I've been prowling some of the newer (and rather far-flung) hawker centres that have opened recently.
For my previous column last month, I wrote about prawn noodles at Yishun Park Hawker Centre in Yishun Avenue 11.
This time, I went farther west to the Jurong West Hawker Centre & Market in Jurong West Street 61, which opened in October.
It is located behind Pioneer Mall and is a few bus stops from Jurong Point, or a five-minute walk from Pioneer MRT station. It may be far, but it is not too inaccessible.
The 500-seat, not-for-profit centre is run by food centre operator Koufu's social enterprise subsidiary, Hawker Management, which aims to groom a new generation of hawkers.
The centre is clean, airy and spacious and, for many of the stalls, prices start at $2.80.
My favourite stall so far is Muslim-owned Enyyah Enak. It offers dishes such as nasi lemak, mee siam, mee rebus, lontong and nasi padang.
The garnishes for the mee siam ($2.80) are basic: fried tau pok and half a hard-boiled egg with the vermicelli, but it is the soupy gravy that makes the dish.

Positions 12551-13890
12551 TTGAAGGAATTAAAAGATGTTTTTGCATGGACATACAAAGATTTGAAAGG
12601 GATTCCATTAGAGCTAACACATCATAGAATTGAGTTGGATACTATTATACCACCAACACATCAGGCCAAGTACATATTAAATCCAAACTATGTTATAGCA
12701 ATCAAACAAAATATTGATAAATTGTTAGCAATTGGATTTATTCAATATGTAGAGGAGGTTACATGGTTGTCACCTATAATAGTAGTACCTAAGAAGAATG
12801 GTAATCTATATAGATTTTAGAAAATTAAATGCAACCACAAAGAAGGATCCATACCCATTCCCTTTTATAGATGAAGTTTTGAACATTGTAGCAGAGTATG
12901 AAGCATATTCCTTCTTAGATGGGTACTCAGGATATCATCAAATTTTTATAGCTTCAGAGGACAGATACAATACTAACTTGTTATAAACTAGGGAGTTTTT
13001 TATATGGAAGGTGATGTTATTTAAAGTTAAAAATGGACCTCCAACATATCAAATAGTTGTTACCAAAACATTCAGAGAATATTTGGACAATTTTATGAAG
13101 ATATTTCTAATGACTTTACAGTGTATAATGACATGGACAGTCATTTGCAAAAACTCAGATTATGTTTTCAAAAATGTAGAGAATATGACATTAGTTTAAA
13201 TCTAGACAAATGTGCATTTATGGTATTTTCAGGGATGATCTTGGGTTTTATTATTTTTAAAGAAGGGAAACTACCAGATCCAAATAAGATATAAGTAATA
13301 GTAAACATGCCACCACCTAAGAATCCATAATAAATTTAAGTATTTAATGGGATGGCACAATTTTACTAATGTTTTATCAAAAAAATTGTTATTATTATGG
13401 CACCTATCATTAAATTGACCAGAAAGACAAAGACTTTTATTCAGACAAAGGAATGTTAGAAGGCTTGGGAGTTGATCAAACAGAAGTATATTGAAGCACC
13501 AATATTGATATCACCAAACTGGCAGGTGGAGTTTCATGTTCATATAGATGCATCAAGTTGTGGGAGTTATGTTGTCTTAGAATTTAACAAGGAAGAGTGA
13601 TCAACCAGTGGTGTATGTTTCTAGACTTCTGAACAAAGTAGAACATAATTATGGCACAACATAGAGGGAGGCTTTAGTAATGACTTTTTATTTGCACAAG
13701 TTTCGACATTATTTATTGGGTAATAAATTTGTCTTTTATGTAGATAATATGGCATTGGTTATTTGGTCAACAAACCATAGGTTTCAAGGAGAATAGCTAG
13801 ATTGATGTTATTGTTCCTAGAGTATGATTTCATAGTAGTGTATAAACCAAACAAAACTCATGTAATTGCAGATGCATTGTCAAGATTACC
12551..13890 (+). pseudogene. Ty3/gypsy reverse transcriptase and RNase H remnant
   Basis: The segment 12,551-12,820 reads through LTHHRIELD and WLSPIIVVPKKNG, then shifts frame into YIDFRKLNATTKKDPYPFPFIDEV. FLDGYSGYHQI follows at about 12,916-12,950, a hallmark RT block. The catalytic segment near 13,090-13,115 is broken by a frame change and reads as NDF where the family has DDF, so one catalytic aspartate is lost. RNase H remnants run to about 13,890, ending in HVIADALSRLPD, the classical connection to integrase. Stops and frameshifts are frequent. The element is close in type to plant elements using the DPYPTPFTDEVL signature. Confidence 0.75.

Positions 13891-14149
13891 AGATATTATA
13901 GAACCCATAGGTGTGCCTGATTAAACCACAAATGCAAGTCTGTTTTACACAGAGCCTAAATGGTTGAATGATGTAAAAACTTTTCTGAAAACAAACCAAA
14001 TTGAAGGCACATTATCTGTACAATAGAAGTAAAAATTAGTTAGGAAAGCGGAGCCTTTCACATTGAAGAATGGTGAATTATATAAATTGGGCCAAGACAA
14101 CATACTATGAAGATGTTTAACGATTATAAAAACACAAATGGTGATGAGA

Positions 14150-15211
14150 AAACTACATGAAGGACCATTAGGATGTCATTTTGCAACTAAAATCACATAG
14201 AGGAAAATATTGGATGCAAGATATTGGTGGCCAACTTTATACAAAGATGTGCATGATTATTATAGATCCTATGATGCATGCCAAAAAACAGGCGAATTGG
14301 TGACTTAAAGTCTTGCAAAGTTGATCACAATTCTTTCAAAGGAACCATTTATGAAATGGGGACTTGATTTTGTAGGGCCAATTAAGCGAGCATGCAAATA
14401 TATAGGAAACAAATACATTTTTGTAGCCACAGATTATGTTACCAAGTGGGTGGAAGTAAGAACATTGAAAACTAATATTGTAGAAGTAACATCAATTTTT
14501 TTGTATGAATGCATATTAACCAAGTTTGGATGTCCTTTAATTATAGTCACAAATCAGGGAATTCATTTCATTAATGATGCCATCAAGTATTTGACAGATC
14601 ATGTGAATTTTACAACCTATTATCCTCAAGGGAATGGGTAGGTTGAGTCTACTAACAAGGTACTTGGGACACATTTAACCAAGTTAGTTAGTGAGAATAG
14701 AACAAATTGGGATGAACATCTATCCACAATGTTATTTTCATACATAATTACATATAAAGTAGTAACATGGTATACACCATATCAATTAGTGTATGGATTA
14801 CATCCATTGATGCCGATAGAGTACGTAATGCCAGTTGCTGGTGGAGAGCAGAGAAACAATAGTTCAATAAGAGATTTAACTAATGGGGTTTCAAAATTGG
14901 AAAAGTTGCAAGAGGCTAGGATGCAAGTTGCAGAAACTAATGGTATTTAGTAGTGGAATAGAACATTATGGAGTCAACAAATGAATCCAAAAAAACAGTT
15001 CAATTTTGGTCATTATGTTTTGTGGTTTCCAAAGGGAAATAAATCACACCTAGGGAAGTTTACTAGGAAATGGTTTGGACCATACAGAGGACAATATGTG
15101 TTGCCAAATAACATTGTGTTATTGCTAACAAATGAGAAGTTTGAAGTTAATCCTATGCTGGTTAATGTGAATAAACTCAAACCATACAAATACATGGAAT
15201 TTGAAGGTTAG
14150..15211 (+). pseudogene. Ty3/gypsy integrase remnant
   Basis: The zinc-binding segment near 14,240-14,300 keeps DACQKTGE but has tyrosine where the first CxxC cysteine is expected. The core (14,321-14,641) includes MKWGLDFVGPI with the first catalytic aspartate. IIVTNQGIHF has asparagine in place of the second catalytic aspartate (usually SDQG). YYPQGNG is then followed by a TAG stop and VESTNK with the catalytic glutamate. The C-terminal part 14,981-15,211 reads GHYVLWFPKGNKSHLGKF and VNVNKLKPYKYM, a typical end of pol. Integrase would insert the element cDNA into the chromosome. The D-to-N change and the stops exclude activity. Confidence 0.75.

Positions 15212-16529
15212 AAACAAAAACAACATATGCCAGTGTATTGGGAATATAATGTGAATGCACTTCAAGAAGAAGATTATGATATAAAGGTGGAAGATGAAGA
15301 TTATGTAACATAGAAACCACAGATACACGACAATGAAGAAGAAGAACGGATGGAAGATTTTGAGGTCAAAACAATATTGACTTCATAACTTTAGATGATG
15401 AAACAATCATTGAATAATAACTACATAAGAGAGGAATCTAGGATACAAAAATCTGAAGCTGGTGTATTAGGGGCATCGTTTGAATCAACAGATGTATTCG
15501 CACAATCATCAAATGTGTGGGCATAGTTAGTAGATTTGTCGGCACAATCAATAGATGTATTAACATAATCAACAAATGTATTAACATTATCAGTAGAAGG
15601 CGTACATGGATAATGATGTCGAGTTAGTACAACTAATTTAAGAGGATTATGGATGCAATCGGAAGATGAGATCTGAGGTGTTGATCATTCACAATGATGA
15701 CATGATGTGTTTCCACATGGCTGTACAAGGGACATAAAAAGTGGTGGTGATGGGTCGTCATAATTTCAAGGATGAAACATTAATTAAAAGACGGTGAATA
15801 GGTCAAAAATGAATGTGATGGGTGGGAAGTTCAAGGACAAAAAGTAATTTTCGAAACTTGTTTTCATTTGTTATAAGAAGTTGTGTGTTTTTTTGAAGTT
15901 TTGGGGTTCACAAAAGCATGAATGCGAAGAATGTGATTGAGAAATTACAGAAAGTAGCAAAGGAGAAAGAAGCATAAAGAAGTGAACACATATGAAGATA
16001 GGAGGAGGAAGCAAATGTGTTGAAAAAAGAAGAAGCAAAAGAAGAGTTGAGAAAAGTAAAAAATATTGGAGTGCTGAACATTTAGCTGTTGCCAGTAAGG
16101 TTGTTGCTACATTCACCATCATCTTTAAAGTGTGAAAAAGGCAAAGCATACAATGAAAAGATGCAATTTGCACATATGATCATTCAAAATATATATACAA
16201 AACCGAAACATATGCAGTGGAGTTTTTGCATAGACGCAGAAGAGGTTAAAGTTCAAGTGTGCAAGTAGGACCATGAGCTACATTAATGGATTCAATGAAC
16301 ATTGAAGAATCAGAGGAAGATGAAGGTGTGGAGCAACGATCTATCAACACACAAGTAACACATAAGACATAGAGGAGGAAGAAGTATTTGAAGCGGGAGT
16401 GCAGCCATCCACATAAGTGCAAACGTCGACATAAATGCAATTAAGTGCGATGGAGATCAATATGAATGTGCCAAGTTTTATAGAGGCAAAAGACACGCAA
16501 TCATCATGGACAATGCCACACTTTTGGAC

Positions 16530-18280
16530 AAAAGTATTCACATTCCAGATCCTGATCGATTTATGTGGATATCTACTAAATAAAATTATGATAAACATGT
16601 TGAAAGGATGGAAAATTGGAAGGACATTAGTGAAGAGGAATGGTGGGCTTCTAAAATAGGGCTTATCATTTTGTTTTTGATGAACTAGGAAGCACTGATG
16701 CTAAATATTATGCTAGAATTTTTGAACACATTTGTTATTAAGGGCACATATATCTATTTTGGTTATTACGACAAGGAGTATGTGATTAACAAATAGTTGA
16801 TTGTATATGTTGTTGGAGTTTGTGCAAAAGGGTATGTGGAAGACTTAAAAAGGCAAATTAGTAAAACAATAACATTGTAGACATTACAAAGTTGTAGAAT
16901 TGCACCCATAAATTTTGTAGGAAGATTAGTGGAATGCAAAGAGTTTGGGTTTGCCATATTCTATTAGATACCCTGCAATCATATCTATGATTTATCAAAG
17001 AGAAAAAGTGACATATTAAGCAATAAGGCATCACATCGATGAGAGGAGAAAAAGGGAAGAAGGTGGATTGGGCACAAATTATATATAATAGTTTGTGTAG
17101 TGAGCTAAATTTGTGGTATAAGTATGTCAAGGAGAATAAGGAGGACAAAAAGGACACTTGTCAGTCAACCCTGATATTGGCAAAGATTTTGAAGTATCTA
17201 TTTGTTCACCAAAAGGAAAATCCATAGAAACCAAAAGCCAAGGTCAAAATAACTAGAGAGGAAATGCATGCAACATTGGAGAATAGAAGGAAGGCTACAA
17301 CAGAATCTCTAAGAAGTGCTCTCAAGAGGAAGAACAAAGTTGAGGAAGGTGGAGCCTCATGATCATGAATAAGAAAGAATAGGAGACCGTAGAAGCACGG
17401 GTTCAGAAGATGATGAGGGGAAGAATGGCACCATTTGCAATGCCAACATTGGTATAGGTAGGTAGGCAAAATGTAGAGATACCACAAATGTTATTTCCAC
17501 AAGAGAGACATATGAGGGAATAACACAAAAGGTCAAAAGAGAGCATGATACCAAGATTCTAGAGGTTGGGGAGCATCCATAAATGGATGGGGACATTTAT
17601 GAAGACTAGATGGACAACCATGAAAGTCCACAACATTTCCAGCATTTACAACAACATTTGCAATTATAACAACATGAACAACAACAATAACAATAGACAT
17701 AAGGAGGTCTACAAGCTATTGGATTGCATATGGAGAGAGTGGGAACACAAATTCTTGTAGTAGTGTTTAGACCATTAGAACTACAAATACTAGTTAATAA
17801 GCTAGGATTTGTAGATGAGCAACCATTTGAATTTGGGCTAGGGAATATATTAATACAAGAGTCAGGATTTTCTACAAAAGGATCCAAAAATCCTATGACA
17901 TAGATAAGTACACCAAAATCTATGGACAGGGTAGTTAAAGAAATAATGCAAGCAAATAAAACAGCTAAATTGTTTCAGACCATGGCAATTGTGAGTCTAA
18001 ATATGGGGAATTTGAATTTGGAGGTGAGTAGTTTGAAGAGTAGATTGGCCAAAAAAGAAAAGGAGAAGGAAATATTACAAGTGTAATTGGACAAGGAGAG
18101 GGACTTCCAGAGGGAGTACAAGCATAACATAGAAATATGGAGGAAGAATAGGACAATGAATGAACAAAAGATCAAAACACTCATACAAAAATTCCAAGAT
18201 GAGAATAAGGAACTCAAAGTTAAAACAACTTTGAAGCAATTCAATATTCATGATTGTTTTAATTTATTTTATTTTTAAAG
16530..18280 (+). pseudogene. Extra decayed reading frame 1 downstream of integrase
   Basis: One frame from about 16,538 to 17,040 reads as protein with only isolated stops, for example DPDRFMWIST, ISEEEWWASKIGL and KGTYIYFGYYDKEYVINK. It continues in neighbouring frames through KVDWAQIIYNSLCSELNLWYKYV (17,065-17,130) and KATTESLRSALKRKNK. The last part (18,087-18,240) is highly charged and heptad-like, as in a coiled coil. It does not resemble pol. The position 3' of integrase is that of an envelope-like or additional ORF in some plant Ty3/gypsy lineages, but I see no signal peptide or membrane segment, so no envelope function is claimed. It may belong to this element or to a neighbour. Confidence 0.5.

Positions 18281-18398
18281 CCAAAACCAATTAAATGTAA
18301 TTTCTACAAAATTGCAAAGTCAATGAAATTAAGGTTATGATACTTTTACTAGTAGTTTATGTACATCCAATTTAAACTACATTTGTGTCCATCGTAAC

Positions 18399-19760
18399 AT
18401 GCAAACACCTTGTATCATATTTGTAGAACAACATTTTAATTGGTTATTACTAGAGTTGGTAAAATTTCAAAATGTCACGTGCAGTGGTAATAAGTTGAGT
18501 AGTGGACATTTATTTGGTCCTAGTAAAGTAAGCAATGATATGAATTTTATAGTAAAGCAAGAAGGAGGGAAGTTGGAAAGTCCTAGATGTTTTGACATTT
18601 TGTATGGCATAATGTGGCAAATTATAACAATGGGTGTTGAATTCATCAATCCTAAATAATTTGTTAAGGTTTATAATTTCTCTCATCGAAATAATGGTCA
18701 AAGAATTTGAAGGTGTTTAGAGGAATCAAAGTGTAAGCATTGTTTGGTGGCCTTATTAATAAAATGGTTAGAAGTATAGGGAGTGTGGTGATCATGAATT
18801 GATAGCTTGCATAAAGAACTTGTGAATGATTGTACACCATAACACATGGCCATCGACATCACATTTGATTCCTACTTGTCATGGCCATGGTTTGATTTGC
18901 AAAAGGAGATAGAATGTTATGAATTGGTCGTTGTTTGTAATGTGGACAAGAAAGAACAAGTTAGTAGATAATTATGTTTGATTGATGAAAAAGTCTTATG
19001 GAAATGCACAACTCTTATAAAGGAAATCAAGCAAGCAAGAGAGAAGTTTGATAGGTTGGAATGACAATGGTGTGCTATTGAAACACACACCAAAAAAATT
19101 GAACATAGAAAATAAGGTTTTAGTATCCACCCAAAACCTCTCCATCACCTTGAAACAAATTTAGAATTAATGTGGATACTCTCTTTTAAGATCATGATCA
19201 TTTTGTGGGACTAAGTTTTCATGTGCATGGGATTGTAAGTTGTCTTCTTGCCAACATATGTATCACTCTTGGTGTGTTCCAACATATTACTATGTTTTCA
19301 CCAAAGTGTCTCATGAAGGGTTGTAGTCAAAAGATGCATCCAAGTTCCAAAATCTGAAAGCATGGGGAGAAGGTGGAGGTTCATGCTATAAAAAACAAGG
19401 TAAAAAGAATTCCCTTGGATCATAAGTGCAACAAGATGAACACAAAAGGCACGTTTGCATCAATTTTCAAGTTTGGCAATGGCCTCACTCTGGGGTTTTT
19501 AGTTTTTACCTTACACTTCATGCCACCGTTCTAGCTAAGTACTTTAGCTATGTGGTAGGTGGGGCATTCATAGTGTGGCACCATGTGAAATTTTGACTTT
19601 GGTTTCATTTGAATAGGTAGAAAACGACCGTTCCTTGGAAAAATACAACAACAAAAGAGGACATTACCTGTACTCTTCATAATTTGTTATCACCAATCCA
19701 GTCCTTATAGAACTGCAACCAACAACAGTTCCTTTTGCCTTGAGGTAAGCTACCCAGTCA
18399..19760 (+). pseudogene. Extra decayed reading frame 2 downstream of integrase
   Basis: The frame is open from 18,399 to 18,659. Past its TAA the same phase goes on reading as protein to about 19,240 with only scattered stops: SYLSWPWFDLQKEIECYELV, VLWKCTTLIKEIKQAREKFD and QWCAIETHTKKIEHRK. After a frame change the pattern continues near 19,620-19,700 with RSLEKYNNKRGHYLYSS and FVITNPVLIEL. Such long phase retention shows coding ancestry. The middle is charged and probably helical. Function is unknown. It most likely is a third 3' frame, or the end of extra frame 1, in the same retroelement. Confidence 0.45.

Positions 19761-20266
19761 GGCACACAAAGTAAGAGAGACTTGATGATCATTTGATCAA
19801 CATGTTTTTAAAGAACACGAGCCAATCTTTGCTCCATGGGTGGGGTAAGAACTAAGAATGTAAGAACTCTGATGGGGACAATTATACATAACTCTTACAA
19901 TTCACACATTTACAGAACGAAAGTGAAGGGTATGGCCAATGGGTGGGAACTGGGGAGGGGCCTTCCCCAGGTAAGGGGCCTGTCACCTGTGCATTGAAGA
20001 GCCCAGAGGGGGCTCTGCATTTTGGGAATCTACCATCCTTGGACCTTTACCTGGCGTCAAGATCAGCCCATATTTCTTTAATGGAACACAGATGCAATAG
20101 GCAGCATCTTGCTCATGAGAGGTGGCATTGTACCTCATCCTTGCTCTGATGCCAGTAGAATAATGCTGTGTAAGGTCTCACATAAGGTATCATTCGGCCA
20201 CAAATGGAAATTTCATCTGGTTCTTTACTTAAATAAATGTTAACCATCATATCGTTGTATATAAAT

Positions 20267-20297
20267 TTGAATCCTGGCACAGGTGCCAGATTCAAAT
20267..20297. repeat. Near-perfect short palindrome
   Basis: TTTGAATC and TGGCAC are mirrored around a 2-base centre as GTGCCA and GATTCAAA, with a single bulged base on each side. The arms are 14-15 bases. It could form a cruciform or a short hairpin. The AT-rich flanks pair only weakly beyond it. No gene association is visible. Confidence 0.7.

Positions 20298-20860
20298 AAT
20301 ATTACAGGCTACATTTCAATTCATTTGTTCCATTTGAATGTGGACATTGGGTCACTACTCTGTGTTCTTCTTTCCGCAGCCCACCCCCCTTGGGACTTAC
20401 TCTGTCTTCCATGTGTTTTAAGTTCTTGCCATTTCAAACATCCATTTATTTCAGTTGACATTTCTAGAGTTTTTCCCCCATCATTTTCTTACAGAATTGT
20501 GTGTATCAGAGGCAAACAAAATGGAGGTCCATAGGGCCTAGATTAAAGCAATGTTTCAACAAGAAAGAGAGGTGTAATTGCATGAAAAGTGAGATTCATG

02-15 Jurong West Hawker Centre & Market, 637 Jurong West Street 61; open: 7.30am to 7pm (or until sold out), Fridays to Wednesdays, closed on Thursdays
I like that the mee siam comes in a bowl, so I get plenty of the slightly spicy, tangy and sweet gravy. It also packs extra flavour with tau cheo (fermented soya bean), ground peanuts and sambal.
Another delicious dish is the lontong ($3), with compressed rice cakes, half a hard-boiled egg, cabbage and fried tofu, all topped with fried grated coconut and sambal. The gravy has a lovely coconut flavour, echoed in the fragrant rice cakes as well.
I also enjoy the nasi lemak ($3), which comes with a chicken wing, fried egg, ikan kuning, ikan bilis and peanuts, as well as a sweet and spicy sambal. The ingredients are, again, basic, but the fragrant coconut rice is something I can eat bowls of.
These three dishes are available for breakfast, while the others are rolled out by lunchtime.
Other plus points at the hawker centre: smart tray-return machines, self-payment kiosks at the stalls so hawkers do not have to handle money, as well as bag hooks under the dining tables - a clever space-saving move indeed.